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Encyclopedia > United Kingdom general election, 2001
1997 election
2001 election
2005 election
Politics - Politics portal
United Kingdom

This article is part of the series:
Politics and government of
the United Kingdom
The UK general election, 1997 was held on 1 May 1997. ... The United Kingdom general election of 2005 was held on Thursday, 5 May 2005 and won by the Labour Party, led by Tony Blair. ... Politics, sometimes defined as the art and science of government[1], is a process by which collective decisions are made within groups. ... Image File history File links UK_Royal_Coat_of_Arms. ... The politics of the United Kingdom are based upon a unitary state and a constitutional monarchy. ...

See also: History of the United Kingdom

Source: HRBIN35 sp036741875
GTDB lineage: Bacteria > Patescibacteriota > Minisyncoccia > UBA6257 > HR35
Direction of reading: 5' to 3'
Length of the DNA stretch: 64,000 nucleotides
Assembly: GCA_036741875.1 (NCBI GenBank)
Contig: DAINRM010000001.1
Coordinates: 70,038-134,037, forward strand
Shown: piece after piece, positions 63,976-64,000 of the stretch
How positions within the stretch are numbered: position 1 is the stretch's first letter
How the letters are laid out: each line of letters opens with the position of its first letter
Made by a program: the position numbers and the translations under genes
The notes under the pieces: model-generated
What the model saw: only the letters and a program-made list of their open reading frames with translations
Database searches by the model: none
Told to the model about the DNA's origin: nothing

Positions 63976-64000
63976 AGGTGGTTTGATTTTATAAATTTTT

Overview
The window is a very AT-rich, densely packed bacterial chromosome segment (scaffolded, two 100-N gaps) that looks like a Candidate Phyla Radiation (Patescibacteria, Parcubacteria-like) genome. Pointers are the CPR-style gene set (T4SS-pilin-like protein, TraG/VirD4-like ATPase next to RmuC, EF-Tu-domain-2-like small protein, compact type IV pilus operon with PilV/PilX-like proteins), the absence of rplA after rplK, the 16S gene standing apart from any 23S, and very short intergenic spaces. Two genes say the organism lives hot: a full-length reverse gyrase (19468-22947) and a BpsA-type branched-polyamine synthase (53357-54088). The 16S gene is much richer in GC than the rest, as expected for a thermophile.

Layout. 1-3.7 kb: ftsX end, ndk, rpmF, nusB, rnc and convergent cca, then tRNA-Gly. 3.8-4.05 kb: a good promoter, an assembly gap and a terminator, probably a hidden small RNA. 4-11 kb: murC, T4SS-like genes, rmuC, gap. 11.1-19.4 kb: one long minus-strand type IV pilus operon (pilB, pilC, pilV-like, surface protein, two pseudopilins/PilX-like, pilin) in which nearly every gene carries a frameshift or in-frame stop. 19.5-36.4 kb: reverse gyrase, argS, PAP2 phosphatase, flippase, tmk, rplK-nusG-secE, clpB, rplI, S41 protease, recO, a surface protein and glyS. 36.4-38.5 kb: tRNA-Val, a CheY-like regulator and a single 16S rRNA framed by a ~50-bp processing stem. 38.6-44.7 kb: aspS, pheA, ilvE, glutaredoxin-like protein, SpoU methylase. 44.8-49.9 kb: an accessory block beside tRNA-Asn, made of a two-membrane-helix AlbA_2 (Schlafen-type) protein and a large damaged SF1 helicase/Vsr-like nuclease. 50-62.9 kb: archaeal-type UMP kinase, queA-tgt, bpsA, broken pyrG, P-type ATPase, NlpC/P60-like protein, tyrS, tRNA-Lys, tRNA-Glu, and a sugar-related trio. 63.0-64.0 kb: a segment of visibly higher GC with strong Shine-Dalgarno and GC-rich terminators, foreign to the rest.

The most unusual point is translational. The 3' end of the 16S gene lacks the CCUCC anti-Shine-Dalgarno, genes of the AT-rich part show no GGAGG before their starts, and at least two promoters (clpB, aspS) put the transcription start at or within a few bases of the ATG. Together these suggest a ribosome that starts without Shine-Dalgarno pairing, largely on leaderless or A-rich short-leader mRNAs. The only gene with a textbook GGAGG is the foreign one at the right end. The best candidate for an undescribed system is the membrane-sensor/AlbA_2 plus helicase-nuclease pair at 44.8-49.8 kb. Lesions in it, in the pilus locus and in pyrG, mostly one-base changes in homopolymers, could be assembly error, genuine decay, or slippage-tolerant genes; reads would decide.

edit The Houses of Parliament, seen over Westminster Bridge The Parliament of the United Kingdom of Great Britain and Northern Ireland is the supreme legislative institution in the United Kingdom and British overseas territories (it alone has parliamentary sovereignty). ... This article describes the British monarchy from the perspective of the United Kingdom. ... Elizabeth II (Elizabeth Alexandra Mary Windsor), born on 21 April 1926, is Queen of sixteen independent nations known as the Commonwealth Realms. ... This article is about the British House of Lords. ... The Lord High Chancellor of Great Britain, or Lord Chancellor and in former times the Chancellor of England and the Lord Chancellor of Scotland, is one of the most senior and important functionaries in the government of the United Kingdom, and its predecessor states. ... Lord Falconer of Thoroton Charles Leslie Falconer, Baron Falconer of Thoroton, PC (born 19 November 1951) is a British barrister and Labour Party politician. ... The House of Commons is the lower house of the Parliament of the United Kingdom. ... In the United Kingdom, the Speaker of the House of Commons is the presiding officer of the House of Commons, and is seen historically as the First Commoner of the Land. ... Michael Martin Michael John Martin MP (born July 3, 1945, Glasgow, Scotland) is the Speaker of the House of Commons in the United Kingdom. ... The Prime Minister of the United Kingdom of Great Britain and Northern Ireland and is a complete wanker and pussy boy is the head of government and so exercises many of the executive functions nominally vested in the Sovereign, who is head of state. ... Anthony Charles Lynton Blair (born 6 May 1953) is the Prime Minister of the United Kingdom of Great Britain and Northern Ireland, First Lord of the Treasury and Minister for the Civil Service, and MP for Sedgefield. ... Prime Ministers Questions is a Parliamentary practice in the United Kingdom where every Wednesday when the House of Commons is sitting, the Prime Minister spends half an hour answering questions from MPs. ... In the Politics of the United Kingdom, the Cabinet is a formal body comprised of government officials chosen by the Prime Minister. ... The Government of the United Kingdom contains a number of Ministries, known in the United Kingdom as Government Departments. ... For the national legislative body up to 1707, see Parliament of Scotland. ... The Executives logo, shown with English and Scottish Gaelic caption The term Scottish Executive is used in two different, but closely-related senses: to denote the executive arm of Scotlands national legislature (i. ... The National Assembly for Wales (or NAfW) (Welsh: Cynulliad Cenedlaethol Cymru) is a devolved assembly with power to make legislation in Wales, and also is responsible for most UK government departments in Wales. ... The Welsh Assembly Government (WAG) (Welsh: Llywodraeth Cynulliad Cymru, LlCC) is the executive body of the National Assembly for Wales, consisting of the First Minister and his Cabinet. ... The logo of the Northern Ireland Assembly is a six flowered linen or flax plant, chosen for the plants historical economic importance to the region. ... The Northern Ireland Executive as established by the Northern Ireland Act 1998 is the (currently suspended) executive body for Northern Ireland, answerable to the Northern Ireland Assembly. ... In the United Kingdom reserved matters, also referred to as reserved powers, are those subjects over which power to legislate is retained by Westminster, as stated by the Scotland Act 1998, Northern Ireland Act 1998 or Government of Wales Act 1998. ... The United Kingdom is made up of four parts - England, Scotland, Wales and Northern Ireland. ... For more coverage on London, see the London Portal. ... The United Kingdom has five distinct types of elections: general, local, regional, European and mayoral. ... The United Kingdom general election of 2005 was held on Thursday, 5 May 2005 and won by the Labour Party, led by Tony Blair. ... Under the provisions of the Parliament Act 1911, the next United Kingdom general election must be held on or before 3 June, 2010. ... Political parties in the United Kingdom lists political parties in the United Kingdom. ... The United Kingdom has a long and established tradition of respect for its citizens human rights. ... British Prime Minister Tony Blair (left) conducting diplomacy, hosted by the President of the United States, George W. Bush at Camp David in March 2003. ... The European Union or EU is a supranational and intergovernmental union of 25 European states. ... Image File history File links European_flag. ... This article or section needs to be updated. ...